Over the past decade, Tesla has become a household name. A giant to be respected, the company has realized astronomical growth while taking the automotive industry by storm. How does Tesla attract customers? Let’s take a look at the company’s journey so far. There’s a lot to learn both from what’s gone right and where the brand has fallen short.
Tesla’s Rise to Power
Tesla started out back in 2003, but the brand didn’t rise to the top at the get-go. Following a decade of struggles, leadership controversies, and moderate successes, it was only in 2011 that the modern face of Tesla fully emerged into the mainstream.
Even then, the company sold just 2,500 roadsters (which are each now worth millions of dollars). But in the 10 years since, Tesla has grown to be a $688+ billion business as of the day of this writing.
What exactly is the root of this success? The company’s competitive advantages can be categorized into five key areas:
1. Electric Appeal
Consumers’ eyes are on electric vehicles (EVs) right now. To many, they’re seen as the solution to becoming less reliant on fossil fuels – regardless of whether the appeal is to save the planet or save money at the gas pump. Speaking of saving money, because of their green credentials, EVs are backed by a U.S. federal tax credit of up to $7,500 – yet another motivator for budget-conscious consumers.
2. Company Leadership
Having a visionary leader is a huge part of what makes many businesses so successful. Tesla is the prime example of this. Whatever your opinion of him, Elon Musk is one of the most famous CEOs in the world today. For better or worse, his leadership and strategy have propelled the brand into outer space (both literally and figuratively).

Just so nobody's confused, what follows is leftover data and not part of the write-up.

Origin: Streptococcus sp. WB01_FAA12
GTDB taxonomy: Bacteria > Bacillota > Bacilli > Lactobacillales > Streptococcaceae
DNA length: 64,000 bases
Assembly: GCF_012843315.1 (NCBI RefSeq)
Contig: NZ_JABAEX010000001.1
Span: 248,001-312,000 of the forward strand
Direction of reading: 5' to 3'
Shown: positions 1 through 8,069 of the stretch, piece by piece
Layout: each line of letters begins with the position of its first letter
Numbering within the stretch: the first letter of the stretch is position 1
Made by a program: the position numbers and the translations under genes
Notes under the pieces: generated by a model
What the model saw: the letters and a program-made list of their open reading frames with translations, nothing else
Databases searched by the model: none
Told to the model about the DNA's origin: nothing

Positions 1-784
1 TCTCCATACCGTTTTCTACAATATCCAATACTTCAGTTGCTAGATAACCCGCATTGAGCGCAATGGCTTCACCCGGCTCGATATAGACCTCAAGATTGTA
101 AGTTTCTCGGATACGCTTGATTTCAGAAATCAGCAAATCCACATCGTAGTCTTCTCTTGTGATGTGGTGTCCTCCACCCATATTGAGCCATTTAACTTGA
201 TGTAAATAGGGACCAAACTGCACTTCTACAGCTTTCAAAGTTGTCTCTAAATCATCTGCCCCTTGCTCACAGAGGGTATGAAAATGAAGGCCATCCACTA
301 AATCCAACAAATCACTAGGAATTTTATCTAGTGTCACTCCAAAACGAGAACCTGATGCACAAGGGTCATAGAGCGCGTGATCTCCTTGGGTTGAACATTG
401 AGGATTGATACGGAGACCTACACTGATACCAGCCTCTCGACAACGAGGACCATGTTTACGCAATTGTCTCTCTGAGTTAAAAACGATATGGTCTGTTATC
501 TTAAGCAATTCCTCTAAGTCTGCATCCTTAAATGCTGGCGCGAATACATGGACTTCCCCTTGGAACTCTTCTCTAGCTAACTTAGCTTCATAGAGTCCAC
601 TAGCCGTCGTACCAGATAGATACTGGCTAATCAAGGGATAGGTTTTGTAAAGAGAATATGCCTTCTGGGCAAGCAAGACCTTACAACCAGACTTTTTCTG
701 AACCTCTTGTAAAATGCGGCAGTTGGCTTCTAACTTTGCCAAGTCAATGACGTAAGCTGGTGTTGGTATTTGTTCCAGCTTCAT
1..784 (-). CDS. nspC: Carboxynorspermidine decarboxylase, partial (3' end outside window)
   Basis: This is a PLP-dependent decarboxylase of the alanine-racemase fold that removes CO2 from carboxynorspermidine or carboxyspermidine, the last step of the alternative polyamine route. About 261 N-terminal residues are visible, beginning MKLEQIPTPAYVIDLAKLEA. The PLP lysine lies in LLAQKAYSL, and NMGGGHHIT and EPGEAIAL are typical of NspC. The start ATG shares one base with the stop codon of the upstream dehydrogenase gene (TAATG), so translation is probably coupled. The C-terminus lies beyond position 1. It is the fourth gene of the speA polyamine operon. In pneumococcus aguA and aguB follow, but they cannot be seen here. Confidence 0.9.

3. Direct Sales vs. Franchised Dealers
As you know, the vast majority of automobile manufacturers sell their vehicles through franchised dealers. But Tesla has disrupted the traditional dealership business model by going the direct sales route. The company has invested billions of dollars into creating Tesla-dedicated stores and ramping up the hiring of “advisors” (a.k.a. sales people).
Alongside its EVs, Tesla sells the benefits of the direct sales approach to potential customers. The company claims that traditional dealers simply aren’t equipped to sell EVs properly – the Tesla customer experience is streamlined and special. Tesla is completely dedicated to its customers and treats each person as an individual.
The company’s workers are also paid by salary rather than by commission. The idea behind this is to prevent pushy sales techniques. Saturn took a similar approach in the 1990s, training staff on low-pressure sales techniques and ensuring customers only received service from one Saturn employee at a time.
Related Read: What Dealerships Can Learn from Saturn
4. Customer Experience Innovations
Tesla has a reputation for delivering one of the best retail automotive shopping and purchasing experiences out there. While the company announced plans to move many of its physical stores out of high-end shopping malls into more cost-effective-to-lease locations like parking lots and warehouses, Tesla still boasts a U.S. inventory of 217+ stores and counting.
The company’s leadership understands the value of product presentation, providing in-person support, and creating an atmosphere that reinforces its brand image. Having a physical store, when done right, can build brand loyalty by offering experiences that can't be replicated online.
Even though many consumers want the car-buying process to be digital-first, the majority still want a positive in-person experience that aligns with what they encounter online. Dealerships today need to form a strong connection with car buyers online and in store.
5. Supercharger Network
When asked why they’re hesitating to switch to an EV, many consumers cite concerns about the availability of charging stations. The first thing people tend to question is whether there’s one near home or work, and whether they can access one as often as needed on longer journeys.